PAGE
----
However, since we have absolutely nothing to do with the elections, people have been very happy to meet us and speak with us for the film, so it’s been going very well. After being grabbed by the arm on the street and demanded to answer a greeting of “Are you an observer? No – then you are a journalist!” numerous times, I’ve managed to convince everyone so far that I am a filmmaker, but not covering the elections. Once we explain and tell them we’re here filming a documentary about youth, they typically change their attitude completely, saying it is a very important issue and it is good we are here. It is amazing how quickly an attitude can change.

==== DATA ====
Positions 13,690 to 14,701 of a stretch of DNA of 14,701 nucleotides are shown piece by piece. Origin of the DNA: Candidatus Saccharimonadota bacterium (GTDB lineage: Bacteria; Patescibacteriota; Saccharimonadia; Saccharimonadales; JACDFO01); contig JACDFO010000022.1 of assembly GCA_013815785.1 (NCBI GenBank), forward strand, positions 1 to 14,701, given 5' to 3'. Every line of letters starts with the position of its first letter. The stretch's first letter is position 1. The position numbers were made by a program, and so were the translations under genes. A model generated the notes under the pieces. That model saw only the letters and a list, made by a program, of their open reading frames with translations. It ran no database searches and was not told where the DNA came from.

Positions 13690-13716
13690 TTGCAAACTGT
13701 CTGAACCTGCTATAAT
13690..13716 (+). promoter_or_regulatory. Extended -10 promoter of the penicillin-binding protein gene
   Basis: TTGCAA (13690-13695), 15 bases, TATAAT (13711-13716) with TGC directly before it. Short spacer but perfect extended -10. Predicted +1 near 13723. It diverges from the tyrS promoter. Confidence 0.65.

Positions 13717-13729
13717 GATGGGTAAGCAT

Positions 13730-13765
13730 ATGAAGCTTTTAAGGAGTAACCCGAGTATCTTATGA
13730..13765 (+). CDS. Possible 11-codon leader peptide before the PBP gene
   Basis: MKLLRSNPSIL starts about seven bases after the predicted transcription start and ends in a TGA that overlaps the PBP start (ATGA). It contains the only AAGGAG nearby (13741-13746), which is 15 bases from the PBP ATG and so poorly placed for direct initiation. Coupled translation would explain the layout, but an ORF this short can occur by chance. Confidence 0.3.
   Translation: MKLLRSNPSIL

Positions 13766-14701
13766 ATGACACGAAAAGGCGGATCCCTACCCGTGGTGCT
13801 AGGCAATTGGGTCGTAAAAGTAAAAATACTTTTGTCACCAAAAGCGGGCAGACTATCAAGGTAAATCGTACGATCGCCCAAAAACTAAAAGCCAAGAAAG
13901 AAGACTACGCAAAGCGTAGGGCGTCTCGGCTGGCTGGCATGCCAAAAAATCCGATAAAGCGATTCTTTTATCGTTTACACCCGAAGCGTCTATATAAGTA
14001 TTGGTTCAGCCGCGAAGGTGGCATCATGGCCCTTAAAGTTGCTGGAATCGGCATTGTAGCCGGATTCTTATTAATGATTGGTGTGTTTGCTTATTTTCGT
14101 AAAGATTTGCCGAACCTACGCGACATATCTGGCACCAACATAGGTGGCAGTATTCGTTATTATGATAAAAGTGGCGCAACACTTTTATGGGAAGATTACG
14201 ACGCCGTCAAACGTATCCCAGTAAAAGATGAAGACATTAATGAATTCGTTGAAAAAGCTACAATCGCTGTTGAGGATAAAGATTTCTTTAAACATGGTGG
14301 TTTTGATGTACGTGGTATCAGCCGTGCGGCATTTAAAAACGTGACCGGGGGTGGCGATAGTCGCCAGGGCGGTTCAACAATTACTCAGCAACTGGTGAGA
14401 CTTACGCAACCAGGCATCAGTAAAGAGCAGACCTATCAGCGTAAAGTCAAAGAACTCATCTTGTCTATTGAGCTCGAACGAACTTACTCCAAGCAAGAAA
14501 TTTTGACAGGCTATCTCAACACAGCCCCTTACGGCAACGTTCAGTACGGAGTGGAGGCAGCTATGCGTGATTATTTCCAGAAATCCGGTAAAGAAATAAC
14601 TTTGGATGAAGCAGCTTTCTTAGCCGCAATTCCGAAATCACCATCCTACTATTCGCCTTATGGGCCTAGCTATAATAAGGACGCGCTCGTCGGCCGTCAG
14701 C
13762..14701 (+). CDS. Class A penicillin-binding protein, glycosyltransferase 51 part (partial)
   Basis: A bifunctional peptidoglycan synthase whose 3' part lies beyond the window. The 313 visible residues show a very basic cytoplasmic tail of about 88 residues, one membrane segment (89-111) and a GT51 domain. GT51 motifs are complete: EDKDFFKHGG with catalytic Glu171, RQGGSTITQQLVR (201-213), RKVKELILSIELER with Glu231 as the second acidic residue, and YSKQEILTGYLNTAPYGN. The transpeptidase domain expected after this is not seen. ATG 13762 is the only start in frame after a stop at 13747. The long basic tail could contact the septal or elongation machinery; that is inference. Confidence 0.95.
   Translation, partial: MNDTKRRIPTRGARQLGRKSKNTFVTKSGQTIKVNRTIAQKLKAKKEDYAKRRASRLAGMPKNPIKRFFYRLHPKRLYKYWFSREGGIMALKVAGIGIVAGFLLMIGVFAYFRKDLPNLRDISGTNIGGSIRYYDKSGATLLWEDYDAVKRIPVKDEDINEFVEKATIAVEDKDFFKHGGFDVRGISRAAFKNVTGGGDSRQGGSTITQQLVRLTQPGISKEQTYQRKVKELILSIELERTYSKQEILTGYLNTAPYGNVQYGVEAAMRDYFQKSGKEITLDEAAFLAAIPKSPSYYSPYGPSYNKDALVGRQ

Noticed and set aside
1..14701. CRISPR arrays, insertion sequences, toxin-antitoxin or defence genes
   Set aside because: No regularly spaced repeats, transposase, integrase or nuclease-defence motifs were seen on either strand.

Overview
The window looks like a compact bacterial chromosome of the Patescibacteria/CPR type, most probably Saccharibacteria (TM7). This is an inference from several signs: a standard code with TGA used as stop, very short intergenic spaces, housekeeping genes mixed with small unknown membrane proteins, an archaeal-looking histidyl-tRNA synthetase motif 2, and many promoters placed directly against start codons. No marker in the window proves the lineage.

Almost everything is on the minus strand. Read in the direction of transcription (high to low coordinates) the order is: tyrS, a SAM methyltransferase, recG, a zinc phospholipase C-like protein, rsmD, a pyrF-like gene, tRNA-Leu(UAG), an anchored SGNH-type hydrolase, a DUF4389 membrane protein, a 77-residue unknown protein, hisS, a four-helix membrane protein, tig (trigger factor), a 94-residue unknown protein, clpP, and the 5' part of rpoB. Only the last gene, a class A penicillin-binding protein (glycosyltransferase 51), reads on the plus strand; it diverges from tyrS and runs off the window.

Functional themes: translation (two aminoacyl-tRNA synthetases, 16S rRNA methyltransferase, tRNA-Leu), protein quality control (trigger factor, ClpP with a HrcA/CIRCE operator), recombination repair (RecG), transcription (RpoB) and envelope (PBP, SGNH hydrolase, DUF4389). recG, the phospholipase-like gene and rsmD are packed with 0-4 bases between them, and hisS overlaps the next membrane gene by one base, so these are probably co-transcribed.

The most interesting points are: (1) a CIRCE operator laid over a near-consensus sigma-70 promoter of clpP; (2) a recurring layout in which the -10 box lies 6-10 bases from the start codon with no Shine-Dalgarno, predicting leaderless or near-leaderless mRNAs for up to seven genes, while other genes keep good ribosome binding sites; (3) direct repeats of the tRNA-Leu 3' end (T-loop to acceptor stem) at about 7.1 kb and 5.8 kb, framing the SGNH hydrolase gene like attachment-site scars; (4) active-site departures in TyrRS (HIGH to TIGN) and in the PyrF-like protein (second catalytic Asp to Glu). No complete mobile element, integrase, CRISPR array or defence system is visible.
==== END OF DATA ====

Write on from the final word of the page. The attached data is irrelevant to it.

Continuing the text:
Highlights include Monday’s trip to the Wilberforce Army Barracks market where we filmed the drama troupe of young SL individuals who do educational performances about malaria and HIV/AIDs (filmed their performance after gaining permission from first the head military commander – who was so impressed with the fact that Oliver was British, b/c the Brits ‘taught him everything’, that he was quick to wave us through – followed by the Mammy Queen, ‘leader’ of the market women). The performance itself was amazing and fun, as the way the performers get the attention of the people around is they have two of the girls go in and start a ‘mock fight’ – this day they pretended they were two wives of the same husband, one pregnant, one not, and they were arguing about who got to sleep under the treated bed net, b/c the man could only afford one. It was an ‘argument’ that ended up with the two of them screaming at one another and physically rolling around fighting before being pried apart by another drama troupe member, as well as the growing crowd of about 50-70 market-goers (who are by this time all heavily involved in the argument, crowded around and yelling out their own 2-cents, plus laughing and enjoying the whole spectacle – true African-style… Let me tell you, being at the centre of this holding a camera is another experience all together!). After the ‘performance’ they do group discussions, now that everyone is thinking about the argument, about the realities of malaria, and help to educate the people about prevention and free treatment. Everyone was keen to talk. In short, the whole thing was amazing, and I was highly impressed. Trying to balance a camera on a shoulder-mount and hold an umbrella, while being attached to microphones and headphones and walking in a crowd on a rough track with traffic is a little difficult, but all part of the experience – at least I didn’t have to talk with the guy wearing dark shades and shorts who kept trying to interrogate my assistant producer, Oliver, telling him he was part of the Sierra Leonean FBI (which, by the way, I don’t think even exists. And if it does, well, I think it’s pretty safe to say he isn’t part of it).